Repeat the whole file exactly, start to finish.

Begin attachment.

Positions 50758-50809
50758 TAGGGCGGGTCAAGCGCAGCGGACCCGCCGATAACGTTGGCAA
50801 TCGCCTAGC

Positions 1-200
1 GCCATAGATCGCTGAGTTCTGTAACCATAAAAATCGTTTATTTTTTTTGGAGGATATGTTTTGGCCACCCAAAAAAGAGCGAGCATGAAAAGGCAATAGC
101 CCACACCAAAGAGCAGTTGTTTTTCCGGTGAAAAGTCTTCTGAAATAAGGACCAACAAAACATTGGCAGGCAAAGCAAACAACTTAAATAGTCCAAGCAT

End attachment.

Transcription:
Positions 50758-50809
50758 TAGGGCGGGTCAAGCGCAGCGGACCCGCCGATAACGTTGGCAA
50801 TCGCCTAGC

Positions 1-200
1 GCCATAGATCGCTGAGTTCTGTAACCATAAAAATCGTTTATTTTTTTTGGAGGATATGTTTTGGCCACCCAAAAAAGAGCGAGCATGAAAAGGCAATAGC
101 CCACACCAAAGAGCAGTTGTTTTTCCGGTGAAAAGTCTTCTGAAATAAGGACCAACAAAACATTGGCAGGCAAAGCAAACAACTTAAATAGTCCAAGCAT